3 Ways You Can Use Azure for Disaster Recovery
Friday, October 28th 2016 by Kirill Bensonoff
Business continuity is essential for any company. A good disaster recovery plan is the best way to ensure that it is only a minor bump instead of putting the future of your business at risk. One of Azure’s many fantastic features is that it can get you ready for disaster recovery. Disaster recovery isn’t just important to keep your data safe, it is also important to keep your business safe. Losing data is bad enough, but being too slow to recover data is bad as well. Your clients and customers will not be able to trust you again if you do not have any of their information and cannot deliver services for a long time. Here are 3 ways Azure can ensure that you are back up and running in no time:

1) Backup Your Files to Azure Storage
Azure storage is a fantastic way to store all your files. It is also great for creating backups of all your data as often as possible. The beauty of this setup is that it works automatically and doesn’t require too much work to set up. You can accomplish with Azure Backup using the Resource Manager deployment model. You can choose which folders to backup and how often you want the files to be uploaded to Azure. Set the folders and times according to the nature of your business to ensure that all your data is available regardless of what happens where your primary storage is located.

2) Use Azure Site Recovery
You don’t necessarily have to use an outside tool or configure the backing up process yourself; Azure itself comes with a great site recovery option. It allows you to easily protect and replicate any virtual machines you are running. You can also monitor the status of your files and network from anywhere in the world. Create a recovery plan that fits your requirements and setup how your data is recovered. They even offer no-impact recoveries which allow your business to continue as if nothing happened – mostly through server replication and constant monitoring. When their monitoring detects something going wrong it brings a replicated server to life.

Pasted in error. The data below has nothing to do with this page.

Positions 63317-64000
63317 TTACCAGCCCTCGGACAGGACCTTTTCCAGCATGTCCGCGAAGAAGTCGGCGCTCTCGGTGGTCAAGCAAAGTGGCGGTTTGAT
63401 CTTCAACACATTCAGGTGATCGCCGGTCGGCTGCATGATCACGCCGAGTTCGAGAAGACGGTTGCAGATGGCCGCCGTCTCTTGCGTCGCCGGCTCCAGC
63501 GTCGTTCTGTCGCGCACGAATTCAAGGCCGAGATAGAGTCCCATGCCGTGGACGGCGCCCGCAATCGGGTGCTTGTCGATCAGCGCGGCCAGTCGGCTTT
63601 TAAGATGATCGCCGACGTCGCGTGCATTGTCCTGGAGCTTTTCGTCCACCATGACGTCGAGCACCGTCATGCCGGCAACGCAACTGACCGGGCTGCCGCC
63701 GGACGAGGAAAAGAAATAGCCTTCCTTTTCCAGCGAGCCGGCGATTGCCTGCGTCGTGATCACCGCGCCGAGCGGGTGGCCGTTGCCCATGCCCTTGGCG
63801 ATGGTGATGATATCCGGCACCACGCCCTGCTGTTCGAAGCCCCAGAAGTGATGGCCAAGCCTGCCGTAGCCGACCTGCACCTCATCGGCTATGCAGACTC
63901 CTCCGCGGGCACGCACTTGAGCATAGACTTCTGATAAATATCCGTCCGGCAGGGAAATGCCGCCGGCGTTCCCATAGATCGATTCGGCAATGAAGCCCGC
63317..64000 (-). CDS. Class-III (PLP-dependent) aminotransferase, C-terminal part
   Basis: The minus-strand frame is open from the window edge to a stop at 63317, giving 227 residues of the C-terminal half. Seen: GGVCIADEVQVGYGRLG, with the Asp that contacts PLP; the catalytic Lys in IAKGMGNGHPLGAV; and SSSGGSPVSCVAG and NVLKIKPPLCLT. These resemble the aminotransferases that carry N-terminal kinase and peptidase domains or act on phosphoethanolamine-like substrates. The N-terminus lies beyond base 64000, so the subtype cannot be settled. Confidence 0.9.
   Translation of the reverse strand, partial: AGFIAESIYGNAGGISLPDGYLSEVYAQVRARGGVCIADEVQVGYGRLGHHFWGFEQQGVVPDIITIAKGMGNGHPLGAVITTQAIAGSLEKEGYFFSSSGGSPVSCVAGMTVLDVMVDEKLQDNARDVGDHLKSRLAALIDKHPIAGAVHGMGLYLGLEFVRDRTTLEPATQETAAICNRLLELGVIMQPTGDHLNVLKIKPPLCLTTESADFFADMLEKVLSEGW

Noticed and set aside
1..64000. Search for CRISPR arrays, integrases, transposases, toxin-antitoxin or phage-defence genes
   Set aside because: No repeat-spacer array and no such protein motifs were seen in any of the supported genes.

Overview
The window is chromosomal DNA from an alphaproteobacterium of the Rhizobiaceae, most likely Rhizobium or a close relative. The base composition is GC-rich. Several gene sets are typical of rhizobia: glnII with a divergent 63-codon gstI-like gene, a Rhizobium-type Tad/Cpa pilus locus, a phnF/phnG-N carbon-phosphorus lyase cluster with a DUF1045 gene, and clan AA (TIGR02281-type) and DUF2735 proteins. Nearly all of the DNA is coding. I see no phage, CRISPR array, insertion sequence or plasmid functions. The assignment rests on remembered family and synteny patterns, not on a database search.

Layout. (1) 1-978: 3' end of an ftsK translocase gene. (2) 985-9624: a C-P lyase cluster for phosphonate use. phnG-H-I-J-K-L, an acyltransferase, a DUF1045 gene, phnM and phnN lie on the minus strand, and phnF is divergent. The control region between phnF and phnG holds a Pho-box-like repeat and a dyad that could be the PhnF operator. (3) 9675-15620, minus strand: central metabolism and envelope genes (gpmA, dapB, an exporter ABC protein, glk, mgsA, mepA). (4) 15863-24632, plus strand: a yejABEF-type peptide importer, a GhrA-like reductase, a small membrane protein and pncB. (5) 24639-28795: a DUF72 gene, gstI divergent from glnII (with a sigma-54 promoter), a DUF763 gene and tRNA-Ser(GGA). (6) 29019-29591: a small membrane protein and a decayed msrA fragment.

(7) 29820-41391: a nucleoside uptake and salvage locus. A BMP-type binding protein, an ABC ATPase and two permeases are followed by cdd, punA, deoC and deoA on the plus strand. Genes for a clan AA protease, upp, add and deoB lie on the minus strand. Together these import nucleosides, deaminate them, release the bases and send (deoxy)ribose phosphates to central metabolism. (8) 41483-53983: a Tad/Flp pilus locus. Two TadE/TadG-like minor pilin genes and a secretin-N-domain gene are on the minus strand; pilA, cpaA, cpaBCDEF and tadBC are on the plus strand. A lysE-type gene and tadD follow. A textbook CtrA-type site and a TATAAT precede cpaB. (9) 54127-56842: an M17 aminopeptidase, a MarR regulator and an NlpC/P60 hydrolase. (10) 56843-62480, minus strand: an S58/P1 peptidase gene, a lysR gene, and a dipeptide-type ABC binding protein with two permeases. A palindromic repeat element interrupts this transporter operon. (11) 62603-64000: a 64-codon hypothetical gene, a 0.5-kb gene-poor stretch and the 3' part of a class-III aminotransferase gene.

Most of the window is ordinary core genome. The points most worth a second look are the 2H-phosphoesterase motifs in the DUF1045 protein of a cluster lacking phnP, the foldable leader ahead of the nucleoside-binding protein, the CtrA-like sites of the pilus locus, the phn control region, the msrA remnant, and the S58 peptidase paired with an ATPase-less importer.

3) Replicate Servers to Azure
There is a third way to use Azure for disaster recovery aside from their automated recovery tools or storing files on their storage; you can replicate your whole server on Azure. This can be done through many different means. Windows Server 2016 has native functionality which allows you to replicate servers to the cloud. If you aren’t using Windows Server 2016 yet then you can always use Cloudberry or any similar tool for the same purpose. This allows you to use your own servers for normal operations but switch to Azure’s Virtual Machines whenever needed.

Conclusion
We like Azure because of how business minded it’s approached and how easy it is to use. It is much easier for a person new to the cloud to use Azure compared to other cloud services. Disaster recovery setups are easy as well though we will still recommend you have a professional do them because too much is at stake.
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